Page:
Bhut Jolokia Arrives

It's like Christmas in April! The much anticipated Bhut Jalokia (aka, world's hottest pepper) plants have arrived. When you order from a nursery you've never dealt with before, you never quite know what to expect. These folks, Cross Country Nurseries, far exceeded my hopes and expectations. The plants are top quality, ready to plant in the garden. They shipped promptly, just like the promised, and their packaging is some of the best I've ever seen.
Often when I order from a plant nursery, the plants have lost their tags in shipment, or come wrapped in plastic wrap and rubber bands, soggy and too wet. These folks know how to ship.

Check out the photos of their shipping cartons, how the pots fit the cartons, how the pots are both taped in, and the soil held in place with a little cardboard collar. They arrived moist, but not wet, and the name tags are attached, AND taped in place. A big THUMBS UP to these folks for their care in shipping. I'll be posting some thumbs up and thumbs down to other plant nurseries in the days ahead, my own rating system of the good, the bad and the ugly in plant handling from the professionals.

And look at the size of the pepper plants in the photo. Check out Cross Country's website, they grow hundreds and hundreds of varieties of peppers, tomatoes and eggplants.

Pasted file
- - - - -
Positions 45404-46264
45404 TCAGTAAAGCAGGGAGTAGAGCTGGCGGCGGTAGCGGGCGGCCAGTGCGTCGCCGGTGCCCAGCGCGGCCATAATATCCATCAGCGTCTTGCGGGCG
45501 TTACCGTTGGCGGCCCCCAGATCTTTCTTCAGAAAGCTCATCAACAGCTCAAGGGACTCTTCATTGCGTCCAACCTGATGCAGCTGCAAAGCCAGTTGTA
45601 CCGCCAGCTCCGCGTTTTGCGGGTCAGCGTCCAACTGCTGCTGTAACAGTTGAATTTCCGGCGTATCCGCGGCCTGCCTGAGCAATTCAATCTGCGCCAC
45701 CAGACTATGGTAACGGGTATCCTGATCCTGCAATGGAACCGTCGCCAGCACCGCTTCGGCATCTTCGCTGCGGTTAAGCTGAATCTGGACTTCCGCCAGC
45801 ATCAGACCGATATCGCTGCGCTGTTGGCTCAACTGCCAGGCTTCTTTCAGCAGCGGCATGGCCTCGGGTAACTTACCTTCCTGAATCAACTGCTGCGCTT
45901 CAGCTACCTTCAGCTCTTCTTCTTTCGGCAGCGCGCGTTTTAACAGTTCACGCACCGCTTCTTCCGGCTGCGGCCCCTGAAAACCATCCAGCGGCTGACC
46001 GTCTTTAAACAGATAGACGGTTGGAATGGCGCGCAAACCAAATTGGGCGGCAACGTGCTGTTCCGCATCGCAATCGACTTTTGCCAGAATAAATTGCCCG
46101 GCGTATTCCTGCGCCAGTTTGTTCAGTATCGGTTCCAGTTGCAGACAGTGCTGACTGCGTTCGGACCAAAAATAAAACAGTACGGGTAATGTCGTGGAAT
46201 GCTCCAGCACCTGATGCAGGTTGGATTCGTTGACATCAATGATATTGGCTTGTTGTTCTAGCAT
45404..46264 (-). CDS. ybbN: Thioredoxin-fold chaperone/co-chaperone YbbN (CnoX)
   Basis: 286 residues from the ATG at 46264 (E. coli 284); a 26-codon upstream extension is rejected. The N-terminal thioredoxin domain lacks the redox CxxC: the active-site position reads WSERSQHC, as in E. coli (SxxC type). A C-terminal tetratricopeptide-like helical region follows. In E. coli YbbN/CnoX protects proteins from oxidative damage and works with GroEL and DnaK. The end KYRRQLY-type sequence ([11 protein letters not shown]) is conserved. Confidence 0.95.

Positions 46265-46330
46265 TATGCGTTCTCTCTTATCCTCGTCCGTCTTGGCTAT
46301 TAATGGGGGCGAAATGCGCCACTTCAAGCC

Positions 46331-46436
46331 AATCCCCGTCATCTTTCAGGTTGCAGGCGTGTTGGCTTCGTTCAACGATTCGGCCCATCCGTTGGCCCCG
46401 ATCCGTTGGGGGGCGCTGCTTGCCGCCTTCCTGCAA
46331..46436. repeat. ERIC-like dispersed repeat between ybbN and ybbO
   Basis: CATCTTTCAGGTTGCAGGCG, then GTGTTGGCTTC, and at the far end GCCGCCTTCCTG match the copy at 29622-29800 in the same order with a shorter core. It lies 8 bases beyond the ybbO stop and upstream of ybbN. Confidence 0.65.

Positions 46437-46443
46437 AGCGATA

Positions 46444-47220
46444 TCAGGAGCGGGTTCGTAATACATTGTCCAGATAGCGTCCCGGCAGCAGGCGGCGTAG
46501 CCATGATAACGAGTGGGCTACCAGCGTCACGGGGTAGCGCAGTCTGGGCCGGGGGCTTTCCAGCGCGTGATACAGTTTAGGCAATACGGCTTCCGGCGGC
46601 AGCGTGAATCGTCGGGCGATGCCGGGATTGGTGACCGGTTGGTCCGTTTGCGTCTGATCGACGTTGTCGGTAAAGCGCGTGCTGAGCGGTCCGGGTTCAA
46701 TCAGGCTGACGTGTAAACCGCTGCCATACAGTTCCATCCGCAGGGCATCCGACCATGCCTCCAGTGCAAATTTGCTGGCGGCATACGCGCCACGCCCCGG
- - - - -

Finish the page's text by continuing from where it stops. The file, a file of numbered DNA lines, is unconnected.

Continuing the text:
More information about the world's hottest pepper is here.


Achocha Babies

The achocha seeds my friend sent me from Bhutan are up and growing. He sent varieties from the Bumthang Valley and some from another area near his home. He said the plant is well known there and the name translated means "Crows beak."

I first encountered this plant when a friend in Bolivia sent me some a few years back. It's a vigorous vine, needing a trellis similar to a grape arbor, or a good fence. The fruits are somewhat okra-shaped and are used fried, stuffed and baked and several other ways. The flavor is somewhat like cooked sweet peppers, although it gets called a "cucumber." The leaves and young shoots smell cucumber-like, and our Chinese friend, Eddie Chong, made a tasty dish of the shoots with some ginger, garlic and soy sauce.

I'm excited to be trying 2 new varieties of achocha this year. You can read more about the plant in Lost Crops of the Incas, Little Known Plants of the Andes with Promise for Worldwide Cultivation. And for additional information see this listing of varieties.


Bhut Jolokia, The World's Hottest Pepper

(The photo to the left shows the peppers I'm growing, but none of them are the Bhut Jalokia, yet).

One of the hot new plants this year (ok, it's not new, it's centuries old, but we in the West have just "discovered" it) is the Saga Jalokia. Also known by the names of Naga Jalokia and Bhut Jalokia, this so-called “new” pepper, comes from northeastern Assam, India, near the Equator (where all of the hottest peppers originate around the globe), and is also known by the names, “ghost chile,” and Bhut Jolokia.

The University of Mexico has been testing this new pepper and proved beyond a doubt in 2007 that this was, indeed, the world’s hottest pepper. (In India, according to my friend Puneet, who comes from New Delhi, this pepper is called "tatayyia mirch," which translated from Hindi, is "wasp chili," because he said, it is like having a very big wasp sting your tongue).